First, you must be prepared to hold real assets - that means ALL debt must be extinguished.

If you carry debt, regardless as to whom, you can’t succeed here.  The costs of the debt will reduce your investment power, and you need to clear those.  If you want to get a real return on your money, consider that if you have capital and you put it in the bank, a savings account will likely pay you less than 1% on your money, if that.

But you are willing to pay them 3% for a 30 year mortgage?  Or 8% for student loans? Or 15% for a credit card?  

What if I was to offer you a guaranteed 3, 8 or 15% return on your money?  Would you like that?  Sure you would.  OK, so pay off your debt.  There’s your 3, 8 or 15% return on your money.  You’re welcome.

Next, now you have money coming in from your job or whatever, and you get to keep it.  Remember:


So now you have the investing power with that capital to deploy it.  If you deploy it wisely, you will begin to generate dividend income that will provide you cashflow to cover your burn rate.

You know your burn rate, right?  That must have gone down because you are not paying off those debts now.  So get back to looking at the burn rate and find more ways to reduce it.  Are you overpaying for insurance?  Are you paying for monthly services that are either no longer needed, or you could get them cheaper or could afford to lose them entirely?  Your cable bill for example?  Can you reduce your monthly food expenses by bulk purchasing ahead of time?   There are many ways and you should use the opportunity to constantly question and review your budget.  Do this with your family because everyone needs to be onboard with this.

OK, burn rate is low.  Now what?

Start building a spreadsheet called “SMART INCOME”.  This spreadsheet needs to be a constantly updated journal of where your income is coming from.  

You know your burn rate, so set that number in there as a constant value.

Now start to make a list of REAL assets that generate dividend income.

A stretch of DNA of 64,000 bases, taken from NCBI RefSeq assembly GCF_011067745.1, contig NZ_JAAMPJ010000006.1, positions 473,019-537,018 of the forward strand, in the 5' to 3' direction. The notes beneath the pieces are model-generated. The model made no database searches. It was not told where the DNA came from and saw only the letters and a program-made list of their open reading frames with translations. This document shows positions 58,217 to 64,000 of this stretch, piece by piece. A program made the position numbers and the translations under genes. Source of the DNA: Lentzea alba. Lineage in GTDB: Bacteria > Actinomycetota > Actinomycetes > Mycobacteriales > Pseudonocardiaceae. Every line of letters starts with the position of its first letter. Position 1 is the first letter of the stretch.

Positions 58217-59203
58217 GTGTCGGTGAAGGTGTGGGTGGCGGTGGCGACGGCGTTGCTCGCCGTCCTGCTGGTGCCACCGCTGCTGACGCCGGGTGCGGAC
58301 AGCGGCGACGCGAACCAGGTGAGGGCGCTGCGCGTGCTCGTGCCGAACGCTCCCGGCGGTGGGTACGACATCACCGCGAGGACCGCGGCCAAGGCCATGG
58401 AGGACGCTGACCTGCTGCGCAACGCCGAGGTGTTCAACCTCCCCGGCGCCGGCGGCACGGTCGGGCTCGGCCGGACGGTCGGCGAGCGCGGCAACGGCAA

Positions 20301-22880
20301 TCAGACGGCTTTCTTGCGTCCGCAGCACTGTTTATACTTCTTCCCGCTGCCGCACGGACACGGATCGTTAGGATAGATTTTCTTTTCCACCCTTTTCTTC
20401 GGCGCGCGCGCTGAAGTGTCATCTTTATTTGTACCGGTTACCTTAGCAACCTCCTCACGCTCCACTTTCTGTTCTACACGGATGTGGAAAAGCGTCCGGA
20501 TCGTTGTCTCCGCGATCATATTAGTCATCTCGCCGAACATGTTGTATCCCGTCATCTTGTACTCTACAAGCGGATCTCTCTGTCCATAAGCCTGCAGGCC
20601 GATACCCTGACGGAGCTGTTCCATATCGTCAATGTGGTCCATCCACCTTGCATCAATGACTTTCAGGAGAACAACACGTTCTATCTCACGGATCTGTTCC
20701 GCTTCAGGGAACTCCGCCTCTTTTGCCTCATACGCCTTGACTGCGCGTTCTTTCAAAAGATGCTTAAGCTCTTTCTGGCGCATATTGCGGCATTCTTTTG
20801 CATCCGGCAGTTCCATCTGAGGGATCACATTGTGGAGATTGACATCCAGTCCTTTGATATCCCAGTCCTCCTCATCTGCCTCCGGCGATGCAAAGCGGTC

Here’s a few ideas that you can pursue.

1.    Affiliate income from websites
2.    DeFi investments of crypto currency
3.    Stocks that pay a decent dividend (at least 3%)
4.    Residual commission products (ie. Merchant credit card accounts, phone plans, etc.)
5.    Vending machines - particularly those that don’t require restocking, ie. laundry
6.    Growing your own produce and selling it at local farmer’s markets
7.    Harvesting solar power and selling it back to the grid
8.    Rental real estate - THE BIG ONE

If you generate $100 a month of income from each one of these ASSET INVESTMENTS (with the exception of real estate), there’s $700 a month of income once they are online.  Some will do better than others.  Vending machines should generate you $500 a month if they are well placed.  Your own produce should be a high earner when harvested.  But if you are paying $500 a month for groceries, and you offset 25% of that with your own vegetables, there’s $125 a month right there.

Consider that 1 single family home in Texas, for example, could be acquired for $300K, and would probably generate $2K per month in rent.  After taxes, property management fees, something put aside for repairs, etc. you should be able to generate $1,200 or so in revenue from that.  Maybe you have to defer that income for a while, allowing the tenant to pay off a mortgage with a bank for it.  That’s ok - that is still a dividend producing asset, but the tenant is making you richer every month, and that’s not taking into consideration the appreciation on the asset.  Plus you get the 3% depreciation tax benefit as well.

But as I’ve mentioned, that’s not the reason we are doing this.  We want a portfolio of income producing assets that feed into our smart income spreadsheet.

The ultimate goal, and you should track this over time (like setup a column for each month of the year), is that you have to show that your SMART INCOME in total exceeds 150% of your burn rate.

That’s it.  Now you can quit your crappy job, live off the smart income for little labor expense and continue moving towards your personal goals of being a better you.